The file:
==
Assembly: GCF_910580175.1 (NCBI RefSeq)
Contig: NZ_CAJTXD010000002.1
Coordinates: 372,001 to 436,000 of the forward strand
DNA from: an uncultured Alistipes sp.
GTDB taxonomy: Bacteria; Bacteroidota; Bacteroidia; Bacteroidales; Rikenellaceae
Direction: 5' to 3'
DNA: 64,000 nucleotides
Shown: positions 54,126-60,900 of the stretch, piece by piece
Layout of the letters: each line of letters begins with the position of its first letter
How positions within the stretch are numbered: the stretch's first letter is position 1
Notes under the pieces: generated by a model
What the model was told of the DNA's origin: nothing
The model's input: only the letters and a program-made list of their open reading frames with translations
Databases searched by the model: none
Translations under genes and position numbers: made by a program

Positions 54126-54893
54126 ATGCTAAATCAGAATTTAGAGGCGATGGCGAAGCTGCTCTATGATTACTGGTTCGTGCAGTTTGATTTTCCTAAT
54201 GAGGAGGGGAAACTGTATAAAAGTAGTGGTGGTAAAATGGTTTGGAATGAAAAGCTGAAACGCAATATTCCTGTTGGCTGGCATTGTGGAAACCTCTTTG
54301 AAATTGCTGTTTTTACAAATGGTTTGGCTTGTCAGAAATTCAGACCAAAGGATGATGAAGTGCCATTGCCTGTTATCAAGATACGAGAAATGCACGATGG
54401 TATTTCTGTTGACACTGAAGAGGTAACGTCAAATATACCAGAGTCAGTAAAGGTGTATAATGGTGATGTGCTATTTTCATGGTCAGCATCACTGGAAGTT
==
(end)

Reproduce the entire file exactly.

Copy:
Assembly: GCF_910580175.1 (NCBI RefSeq)
Contig: NZ_CAJTXD010000002.1
Coordinates: 372,001 to 436,000 of the forward strand
DNA from: an uncultured Alistipes sp.
GTDB taxonomy: Bacteria; Bacteroidota; Bacteroidia; Bacteroidales; Rikenellaceae
Direction: 5' to 3'
DNA: 64,000 nucleotides
Shown: positions 54,126-60,900 of the stretch, piece by piece
Layout of the letters: each line of letters begins with the position of its first letter
How positions within the stretch are numbered: the stretch's first letter is position 1
Notes under the pieces: generated by a model
What the model was told of the DNA's origin: nothing
The model's input: only the letters and a program-made list of their open reading frames with translations
Databases searched by the model: none
Translations under genes and position numbers: made by a program

Positions 54126-54893
54126 ATGCTAAATCAGAATTTAGAGGCGATGGCGAAGCTGCTCTATGATTACTGGTTCGTGCAGTTTGATTTTCCTAAT
54201 GAGGAGGGGAAACTGTATAAAAGTAGTGGTGGTAAAATGGTTTGGAATGAAAAGCTGAAACGCAATATTCCTGTTGGCTGGCATTGTGGAAACCTCTTTG
54301 AAATTGCTGTTTTTACAAATGGTTTGGCTTGTCAGAAATTCAGACCAAAGGATGATGAAGTGCCATTGCCTGTTATCAAGATACGAGAAATGCACGATGG
54401 TATTTCTGTTGACACTGAAGAGGTAACGTCAAATATACCAGAGTCAGTAAAGGTGTATAATGGTGATGTGCTATTTTCATGGTCAGCATCACTGGAAGTT